By Jojo Guo (She/Her)
Content warning: Discussions of death/dying
When addressing Posthumanism, the ever so perplexing question of ‘what makes a human human?’ confronts us once again. Technologies including audio recording, digital archiving, photography, film…constitute the ‘Post’ part of the terminology: using modern technological inventions to preserve what was once ephemeral in nature, the human existence in each of its distinctive moments, and allow it to extend beyond our being in pixelated flesh. Humanity, therefore, is the ephemerality, the living in its own history, the unvisitable past relentlessly driving us forward, hence, nostalgia.
The Immortal World Tour and ONE were not successful because Michael Jackson and Cirque du Soleil were a collab overdue, but for the solid fact that Jackson is no longer part of this world, and that the fans have missed seeing him. As humans, our obsession with the past, the no-longer, drove us to be capable of transferring memory into the sense of nostalgia, and arguably, nothing triggers nostalgia more remarkably than music. However, is seeing a hologram of Michael Jackson on stage really as innocent as simply listening to his songs or reviewing his concert documentaries?
Nostalgia, according to the sociologist Fred Davis, can be a way of using ‘positive perceptions about the past to bolster a sense of continuity and meaning in one’s life’; a way of reflecting and thus gaining from this journey of reflection. However, this act of remembering and reflecting exists upon the physical and temporal distance between us in the present, and the object of remembrance in the past; the emotional togetherness we feel when dancing to an all-time-classic is nurtured upon the collective reminiscing of the era during which the song was released, as well as our personal private association with the music. Yet, in attempting to satisfy the fans yearning for old music and dead artists, with hologram performances or the upcoming ‘Abba-tars’, it is perhaps taking away exactly what makes us grow fondly nostalgic of these classics, as they erase the distance between us and the things we miss, exposing us to our memory. More concerningly, following the trajectory of ABBA’s digital return, what is being projected is not even our memory, but the distilled and manipulated result from a database of past footages and photos, an ‘ABBA in their prime time’ that never truly existed but decided amongst the crew and their software, presented to us as an open invitation to believe in an illusion: ‘performing for their fans at their very best: as digital versions of themselves’, stated on the website of ABBA Voyage.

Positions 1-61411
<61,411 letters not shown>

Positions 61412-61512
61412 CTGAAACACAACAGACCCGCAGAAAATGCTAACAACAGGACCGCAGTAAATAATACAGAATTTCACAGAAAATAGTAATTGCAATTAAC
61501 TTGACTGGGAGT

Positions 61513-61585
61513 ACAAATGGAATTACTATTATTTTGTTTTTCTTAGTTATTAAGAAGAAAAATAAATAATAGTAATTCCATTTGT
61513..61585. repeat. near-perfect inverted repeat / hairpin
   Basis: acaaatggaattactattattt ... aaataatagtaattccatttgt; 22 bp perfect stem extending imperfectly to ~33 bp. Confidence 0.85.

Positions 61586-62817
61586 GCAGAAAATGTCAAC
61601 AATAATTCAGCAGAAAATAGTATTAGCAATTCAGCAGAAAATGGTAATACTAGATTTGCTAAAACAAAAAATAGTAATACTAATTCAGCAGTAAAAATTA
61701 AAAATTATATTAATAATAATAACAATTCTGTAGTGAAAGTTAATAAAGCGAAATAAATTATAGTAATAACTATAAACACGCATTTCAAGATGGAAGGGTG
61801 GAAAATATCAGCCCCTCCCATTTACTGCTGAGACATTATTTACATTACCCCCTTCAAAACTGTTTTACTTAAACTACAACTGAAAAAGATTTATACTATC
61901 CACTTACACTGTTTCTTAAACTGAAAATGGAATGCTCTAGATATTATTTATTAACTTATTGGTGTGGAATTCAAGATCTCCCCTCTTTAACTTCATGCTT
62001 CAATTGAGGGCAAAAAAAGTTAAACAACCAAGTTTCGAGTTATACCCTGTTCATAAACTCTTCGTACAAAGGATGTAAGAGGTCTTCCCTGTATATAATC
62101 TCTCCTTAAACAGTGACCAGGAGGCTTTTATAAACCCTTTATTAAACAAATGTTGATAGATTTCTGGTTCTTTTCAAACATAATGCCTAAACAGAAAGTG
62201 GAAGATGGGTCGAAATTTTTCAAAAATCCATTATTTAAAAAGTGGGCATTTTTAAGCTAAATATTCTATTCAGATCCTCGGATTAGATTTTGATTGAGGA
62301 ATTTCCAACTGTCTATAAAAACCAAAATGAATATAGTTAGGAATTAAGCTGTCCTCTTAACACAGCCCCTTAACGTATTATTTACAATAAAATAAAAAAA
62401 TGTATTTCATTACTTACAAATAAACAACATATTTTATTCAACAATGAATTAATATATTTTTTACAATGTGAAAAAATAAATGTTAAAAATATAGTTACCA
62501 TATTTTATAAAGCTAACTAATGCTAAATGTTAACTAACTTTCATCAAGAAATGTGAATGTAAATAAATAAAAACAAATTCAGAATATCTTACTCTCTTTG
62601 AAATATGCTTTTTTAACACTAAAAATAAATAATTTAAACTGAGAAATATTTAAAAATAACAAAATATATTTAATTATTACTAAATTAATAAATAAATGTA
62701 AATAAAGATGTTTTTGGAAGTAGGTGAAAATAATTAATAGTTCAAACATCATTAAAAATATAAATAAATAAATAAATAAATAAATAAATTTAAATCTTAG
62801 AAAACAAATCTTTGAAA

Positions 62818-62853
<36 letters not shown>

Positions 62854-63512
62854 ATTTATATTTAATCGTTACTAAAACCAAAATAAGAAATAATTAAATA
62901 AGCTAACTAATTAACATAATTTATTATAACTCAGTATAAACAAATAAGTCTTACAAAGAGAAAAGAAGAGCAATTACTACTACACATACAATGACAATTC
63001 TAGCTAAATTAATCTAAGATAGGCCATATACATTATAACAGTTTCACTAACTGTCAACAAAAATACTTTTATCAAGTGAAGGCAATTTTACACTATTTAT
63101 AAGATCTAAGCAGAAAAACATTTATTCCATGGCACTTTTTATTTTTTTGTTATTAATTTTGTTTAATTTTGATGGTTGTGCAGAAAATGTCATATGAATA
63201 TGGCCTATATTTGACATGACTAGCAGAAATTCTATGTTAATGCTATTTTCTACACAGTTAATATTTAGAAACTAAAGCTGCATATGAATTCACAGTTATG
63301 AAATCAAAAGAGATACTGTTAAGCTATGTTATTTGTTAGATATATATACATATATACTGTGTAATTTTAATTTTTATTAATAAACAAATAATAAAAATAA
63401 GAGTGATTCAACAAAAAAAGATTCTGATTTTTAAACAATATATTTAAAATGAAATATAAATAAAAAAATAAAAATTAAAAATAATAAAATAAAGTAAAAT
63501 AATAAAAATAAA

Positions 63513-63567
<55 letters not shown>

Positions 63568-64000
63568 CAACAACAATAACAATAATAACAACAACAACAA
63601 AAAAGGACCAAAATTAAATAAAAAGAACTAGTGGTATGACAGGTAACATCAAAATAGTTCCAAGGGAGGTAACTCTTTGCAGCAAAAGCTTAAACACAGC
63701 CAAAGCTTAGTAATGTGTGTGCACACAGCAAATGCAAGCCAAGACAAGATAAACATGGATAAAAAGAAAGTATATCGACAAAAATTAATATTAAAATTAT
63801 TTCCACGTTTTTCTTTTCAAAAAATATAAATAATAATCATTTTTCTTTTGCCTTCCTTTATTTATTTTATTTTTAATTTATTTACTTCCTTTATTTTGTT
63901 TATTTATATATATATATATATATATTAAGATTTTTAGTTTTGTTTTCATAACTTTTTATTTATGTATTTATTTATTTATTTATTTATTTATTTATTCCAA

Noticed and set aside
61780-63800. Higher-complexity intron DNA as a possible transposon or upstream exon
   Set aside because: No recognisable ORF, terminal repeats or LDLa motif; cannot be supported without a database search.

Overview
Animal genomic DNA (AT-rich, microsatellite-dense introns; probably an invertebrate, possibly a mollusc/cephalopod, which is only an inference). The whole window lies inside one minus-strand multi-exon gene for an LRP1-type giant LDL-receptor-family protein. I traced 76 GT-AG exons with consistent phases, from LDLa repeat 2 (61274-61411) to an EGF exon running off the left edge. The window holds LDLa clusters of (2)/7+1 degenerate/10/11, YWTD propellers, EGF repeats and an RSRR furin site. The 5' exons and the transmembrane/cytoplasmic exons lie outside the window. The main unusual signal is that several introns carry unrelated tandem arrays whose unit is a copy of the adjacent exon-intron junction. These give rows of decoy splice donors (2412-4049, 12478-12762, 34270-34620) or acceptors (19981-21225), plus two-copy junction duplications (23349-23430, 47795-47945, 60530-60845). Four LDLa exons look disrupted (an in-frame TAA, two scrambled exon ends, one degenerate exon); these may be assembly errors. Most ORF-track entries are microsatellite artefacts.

If this is the future of the music industry, and having an Avatar of yourself becomes the next staple of success instead of a star on the Hollywood Walk of Fame, what does it mean for new emerging musicians? Facing this trend of reviving classics and immortalising dead artists, being young, new and alive seem to be thrown into immense disadvantages. The market, as saturated as it already is, will see another wave of dominion from deceased artists surviving through computers, making a high speed of ‘turnover’ the only possible solution to give space to more artists: each musician racing their life to the goal of one billboard hit, then retire swiftly into a forest of green screens, beholding their virtual rebirth—if they can afford it.
In 2012, the five minute hologram appearance of Tupac in Coachella cost 6 weeks and $600,000. In 2022, ABBA’s grand return will not only introduce the fans to their digital selves created by George Lucas’ Industrial Light & Magic company—the same team responsible for the special effect of Star Wars—but also a brand new arena in London built solely to provide the best avatar viewing and listening experience. Evidently, the emphasis on being already famous and successful is even reflected in the financial requirement to achieve this level of success. Although, yes, a new artist can theoretically reach that level of artistic success and financial capability through talent and hard work, the dead artists are already making profit from their unseen footage and unreleased songs, which is then shared between their estates, the consultants of their estates, and the big technology companies who will continue to serve dead artists with great capital over grassroot musicians, who struggle to even receive an adequate amount of profit from releasing music on streaming services. In 2012, three years after Michael Jackson’s death, the ‘Immortal World Tour’ earned $160 million in its first leg of performance, an amount so massive that it attracted the IRS into an attempt of suing Jackson’s estate, for earning profit from using untaxed images in the hologram. Despairingly, not only does this profit earned from the post-humanistic mediums within the music industry fail to circulate for the benefits of living and disadvantaged artists, it is often tragically tangled within lawsuits between giant technology companies and the dead artists’ families. Meanwhile, independent musicians write songs between odd jobs, left behind in this race of becoming the next profitable form of nostalgia, a race that perhaps they do not even want to be a part of.
I watched the trailer of ABBA Voyage, and felt strangely touched then an abrupt flood of sadness. Not from the grandness of their return or the musical history they carry with them, but from the movingly insistent yet perhaps futile nature of this step towards eternity.